carrieann: Cardiff, Wales (welsh words)
2010-05-04 06:28 pm

transportation and time

Hello again! I was talking a friend, and telling her I was amazed at how much she reads. Her response was something on the lines of, "well, I read during travel!" So that is what this entry is about: different transportation.

I live in a part of the country where having a car is essential to life. There are no subways, no real efficient bus systems. If you want a taxi, you have to call the taxi service and arrange a pick up. I can't help but be shocked when people I know over the age of sixteen don't have a drivers license. How do they survive?? When my car was in the shop after my brother got it in an accident, I went crazy! I also find one-car families to be amazing. My boss was one of those. She and her husband shared a car. They were lucky they worked in the same town. If not, I have no idea how they would handle it, especially since she used to have to leave work for five, ten minutes to pick him up before coming back to work the rest of her shift.

There are few times I've traveled where I didn't have a car at some level. I flew up to Maine years and years ago with my brother for fall break, but our parents were already there, and they had drove up there, so we had the family vehicle. A friend and I drove 24 hours straight to Virginia. The only real times I didn't have a car (except for the night we were picked up from the airport) were the times I went to San Francisco. Of course, in San Francisco, you don't really need one. They have the Caltrain, the BART, the buses, the trolleys. The second time I went there, I took at least three of those to get from the airport to my friend's place. I think I saw maybe one or two gas stations while in the city.

Back to where this entry really started from: time. That is, the amount of time one spends traveling from place to place. My parents spend at the very least 450 minutes driving each week. That's seven and a half hours. Imagine how much could be done in that time! Whole books could be read. You could finish projects that are for work or for pleasure. There's always catching up with a relative you haven't talked to in a long time. So many possibilities. And yet, here where there isn't public transportation, we're forced to use that time concentrating on the roads (doing anything else while driving is really stupid. I will confess- I do talk on the phone while driving. But texting? No way, no how.)

I guess what I'm saying is that I wish I could have that time that public transportation people have. Maybe I would get this huge stack of books I have out from the library read and done. But then I would miss out on the experience of driving down the road, seeing interesting things that you'd miss miss when absorbed in something else, getting to control where the wheels underneath me go.

Of course, you don't always miss interesting things when taking public transportation. Seen from the bus on my first trip to SF )
carrieann: high heel red slippers (getting outta kansas)
2009-12-02 11:59 am

the risks of farming

Back in May, I made a list of topics that I was going to write about. One of them was 'Too much rain and crops', but I never got around to writing it. However, today seems like a perfect day to come back to that subject.

To start with, I live out in the country. We have fields that one of our neighbors farms for us. He plows the fields, plants the seed, then harvests the crop in the fall.

This year, several crops were planted late. This includes corn and soy beans, the former being the one that we have. The main reason they were planted late was because there had been too much rain. Sure, rain is good for crops, it helps them grow. But if the ground is too wet, and doesn't get the chance to dry out, then you can't go out in the fields to plant in them. If you do, you'll end up tearing the field all up with the tires of the tractors and farming equipment.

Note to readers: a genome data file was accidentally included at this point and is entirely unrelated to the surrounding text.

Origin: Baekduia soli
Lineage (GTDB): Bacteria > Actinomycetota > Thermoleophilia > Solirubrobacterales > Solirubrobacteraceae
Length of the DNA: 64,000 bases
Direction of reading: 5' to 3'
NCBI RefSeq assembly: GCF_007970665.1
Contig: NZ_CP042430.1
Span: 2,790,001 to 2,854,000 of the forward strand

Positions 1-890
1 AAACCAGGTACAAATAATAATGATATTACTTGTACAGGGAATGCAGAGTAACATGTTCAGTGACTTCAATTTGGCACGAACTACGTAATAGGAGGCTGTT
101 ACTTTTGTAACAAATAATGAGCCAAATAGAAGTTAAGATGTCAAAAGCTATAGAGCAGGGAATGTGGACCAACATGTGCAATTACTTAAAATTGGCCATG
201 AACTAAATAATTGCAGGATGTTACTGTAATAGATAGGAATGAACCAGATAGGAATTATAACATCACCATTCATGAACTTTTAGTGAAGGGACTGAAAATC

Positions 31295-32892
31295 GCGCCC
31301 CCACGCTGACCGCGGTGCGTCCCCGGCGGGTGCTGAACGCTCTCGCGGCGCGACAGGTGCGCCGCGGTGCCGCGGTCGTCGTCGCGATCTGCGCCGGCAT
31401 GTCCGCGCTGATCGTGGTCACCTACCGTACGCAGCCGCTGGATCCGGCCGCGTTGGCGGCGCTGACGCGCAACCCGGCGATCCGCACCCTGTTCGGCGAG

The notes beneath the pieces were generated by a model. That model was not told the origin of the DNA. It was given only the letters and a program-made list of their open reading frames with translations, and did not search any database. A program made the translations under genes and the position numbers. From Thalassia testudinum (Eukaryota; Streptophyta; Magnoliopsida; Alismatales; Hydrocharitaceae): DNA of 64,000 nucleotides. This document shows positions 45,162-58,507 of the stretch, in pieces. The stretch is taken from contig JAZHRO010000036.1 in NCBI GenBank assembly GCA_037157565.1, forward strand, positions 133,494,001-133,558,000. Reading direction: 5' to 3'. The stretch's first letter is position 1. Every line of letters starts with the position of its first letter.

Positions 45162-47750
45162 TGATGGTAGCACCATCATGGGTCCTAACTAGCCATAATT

The exact same goes when it comes to harvesting. We had a lot rain this fall. We couldn't go ten days without it raining again, which meant the ground never had the chance to dry out. That's why today, the second day of December, with the high of only 41º (although it feels like 30º with the wind gusting up to 31 mph), we still have soy beans in our fields.

I'm hoping that any precipitation (rain, sleet, snow) avoids us for the next week, so that the sow beans can actually get cut. Otherwise, that's a lot of soy beans gone to waste.
carrieann: (no damsels in distress)
2009-07-29 01:31 am

friends and/or family

There are times that I wish that when people defriend me, or decide they don't want to be my friend anymore, they would let me know. Otherwise I'm left wondering what happened and why. Did I do something wrong? Do you just think we don't have anything in common any more?

It hurts, a bit. Maybe it's safer not to know, but I can't help it. Even if the truth will possibly (probably) hurt a lot more.

(This is brought to you by the brain thinking too much, and a failure to communicate despite all the technologies that allow you to.)
carrieann: high heel red slippers (Default)
2009-06-18 07:49 pm
Entry tags:

traveling and advice

I'm thinking of taking a trip to New York later this summer.

New York people: any advice? Like cheap places to stay, best ways of transportation, things to see?

Also, would you like a visit?

Comments are screened, of course.
carrieann: cat and "beware of dog" sign (beware of the cat)
2009-05-13 10:02 pm
Entry tags:

Entries to come

- Too much rain and crops
- Swine flu
- Alleyways
- other things that I can't remember at the moment (there were at least three others)
carrieann: high heel red slippers (Default)
2009-04-18 08:16 pm

introduction

"Well, here I am."


Hello from Dreamwidth!

I haven't decided yet what exactly I'm going to do with this journal, but I will let you know as soon as I find out myself. :)